Forests are the best source of renewable energy and also provide raw materials for several important industries. Among leguminous trees are of special interest from an ecological point of view, since many of them can readily fix atmospheric nitrogen. Therefore, it is essential to improve our fabaceous forest trees using tissue culture techniques and present plant biotechnological approaches. The application of tissue culture techniques offers novel and quick means of improving trees over the conventional time-consuming breeding methods. In addition to that, height of trees and long life put further hindrance. The genetically superior trees with fast growth rate can be rapidly multiplied through micropropagation. Mascarenhas and Muralidharan (1989) have summarized the work on tissue culture studies of forest trees in India. The first report of tissue culture using shoot tip cultures of a leguminous tree was published by Skolmen and Maps (1976) in Acacia koa. In their studies, shoots were regenerated from shoot tip derived callus though at a very low frequency. From literature survey, it has been noticed that leguminous trees are very recalcitrant for in vitro differentiation. However, there are some positive reports where regeneration has been achieved using juvenile explants excised from in vitro grown young seedlings, for example, Albizia lebbeck (Gharyal and Maheshwari, 1983), Dalbergia sissoo (Mukhopadhyaya and Ram, 1981), Acacia nilotica (Mathur and Chandra, 1983), Leucaena leucocephala (Datta and Datta, 1985; Dhawan and Bhojwani, 1985), Dalbergia latifolia (LakshmiSita et al., 1986), and Sesbania bispinosa (Kapoor and Gupta, 1986). There are very few reports on clonal propagation using explants, excised from field grown mature plants. In these studies, either axillary buds from nodes or apical buds have responded well, for example, in Prosopis cineraria (Goyal and Arya, 1984), Albizia procera (Ror and Datta, 1985), L. leucocephala (Datta and Datta, 1985), and D. latifolia (LakshmiSita et al., 1986).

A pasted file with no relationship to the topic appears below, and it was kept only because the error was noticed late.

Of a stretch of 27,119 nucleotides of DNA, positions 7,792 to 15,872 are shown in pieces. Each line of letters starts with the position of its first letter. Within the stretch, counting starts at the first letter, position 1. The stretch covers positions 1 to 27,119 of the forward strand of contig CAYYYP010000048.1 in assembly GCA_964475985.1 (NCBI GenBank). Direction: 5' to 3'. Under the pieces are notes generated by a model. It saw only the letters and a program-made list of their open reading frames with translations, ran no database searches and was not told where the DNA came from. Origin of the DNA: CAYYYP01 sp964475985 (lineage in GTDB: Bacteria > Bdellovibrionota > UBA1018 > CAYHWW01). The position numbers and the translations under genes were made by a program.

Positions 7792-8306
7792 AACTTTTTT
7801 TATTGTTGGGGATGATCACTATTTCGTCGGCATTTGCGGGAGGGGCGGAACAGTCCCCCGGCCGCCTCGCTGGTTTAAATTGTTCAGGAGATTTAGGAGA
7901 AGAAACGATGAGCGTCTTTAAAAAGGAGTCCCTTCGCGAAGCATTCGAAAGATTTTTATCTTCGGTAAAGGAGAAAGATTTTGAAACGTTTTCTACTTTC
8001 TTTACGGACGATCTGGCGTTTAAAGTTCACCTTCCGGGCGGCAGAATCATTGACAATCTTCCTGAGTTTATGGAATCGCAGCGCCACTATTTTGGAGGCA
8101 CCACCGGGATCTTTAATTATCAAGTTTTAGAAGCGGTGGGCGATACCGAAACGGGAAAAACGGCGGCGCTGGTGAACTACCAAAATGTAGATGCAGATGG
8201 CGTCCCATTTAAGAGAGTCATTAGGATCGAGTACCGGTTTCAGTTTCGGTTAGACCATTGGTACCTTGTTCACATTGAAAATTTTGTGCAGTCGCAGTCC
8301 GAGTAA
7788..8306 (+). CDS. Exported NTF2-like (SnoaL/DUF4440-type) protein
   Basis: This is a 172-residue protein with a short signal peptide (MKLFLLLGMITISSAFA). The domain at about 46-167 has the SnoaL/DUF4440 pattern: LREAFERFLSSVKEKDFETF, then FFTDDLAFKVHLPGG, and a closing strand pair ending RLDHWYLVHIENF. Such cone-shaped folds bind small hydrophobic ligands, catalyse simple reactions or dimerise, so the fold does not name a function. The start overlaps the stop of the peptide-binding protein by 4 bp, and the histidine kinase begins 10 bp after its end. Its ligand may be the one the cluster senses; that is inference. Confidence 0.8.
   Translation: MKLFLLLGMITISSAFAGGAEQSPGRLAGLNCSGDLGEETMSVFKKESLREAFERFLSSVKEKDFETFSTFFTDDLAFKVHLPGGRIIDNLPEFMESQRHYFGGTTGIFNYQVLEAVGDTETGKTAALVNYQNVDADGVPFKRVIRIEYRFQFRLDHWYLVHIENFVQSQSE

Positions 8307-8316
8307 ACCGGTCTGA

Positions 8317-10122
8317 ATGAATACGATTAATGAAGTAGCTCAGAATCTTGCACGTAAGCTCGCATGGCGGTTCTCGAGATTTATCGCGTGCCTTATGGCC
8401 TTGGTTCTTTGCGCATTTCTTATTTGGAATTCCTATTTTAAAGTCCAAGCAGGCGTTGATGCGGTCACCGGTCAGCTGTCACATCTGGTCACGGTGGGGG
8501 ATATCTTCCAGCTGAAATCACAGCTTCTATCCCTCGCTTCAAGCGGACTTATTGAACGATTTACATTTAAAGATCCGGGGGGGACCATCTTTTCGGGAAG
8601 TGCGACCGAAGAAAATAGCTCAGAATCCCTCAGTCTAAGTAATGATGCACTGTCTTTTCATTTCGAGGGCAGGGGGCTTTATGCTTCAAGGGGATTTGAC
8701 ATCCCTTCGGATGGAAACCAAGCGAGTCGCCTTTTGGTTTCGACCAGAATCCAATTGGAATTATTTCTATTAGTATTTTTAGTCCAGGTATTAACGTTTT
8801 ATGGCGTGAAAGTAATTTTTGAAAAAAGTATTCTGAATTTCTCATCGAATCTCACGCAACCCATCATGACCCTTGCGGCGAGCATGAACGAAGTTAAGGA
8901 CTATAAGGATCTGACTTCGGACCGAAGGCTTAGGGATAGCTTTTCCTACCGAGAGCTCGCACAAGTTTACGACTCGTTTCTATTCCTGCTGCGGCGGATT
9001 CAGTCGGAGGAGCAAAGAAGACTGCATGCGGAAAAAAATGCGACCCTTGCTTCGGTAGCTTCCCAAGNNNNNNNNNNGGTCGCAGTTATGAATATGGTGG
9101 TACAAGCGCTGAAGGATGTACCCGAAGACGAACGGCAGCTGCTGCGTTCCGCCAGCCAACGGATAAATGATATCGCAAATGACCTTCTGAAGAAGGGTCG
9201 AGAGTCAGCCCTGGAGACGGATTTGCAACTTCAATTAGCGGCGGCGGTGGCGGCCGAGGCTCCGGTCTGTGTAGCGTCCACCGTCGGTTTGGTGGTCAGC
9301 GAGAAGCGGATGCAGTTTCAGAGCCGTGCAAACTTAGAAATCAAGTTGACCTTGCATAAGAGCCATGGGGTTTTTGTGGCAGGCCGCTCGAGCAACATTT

MATERIALS AND METHODS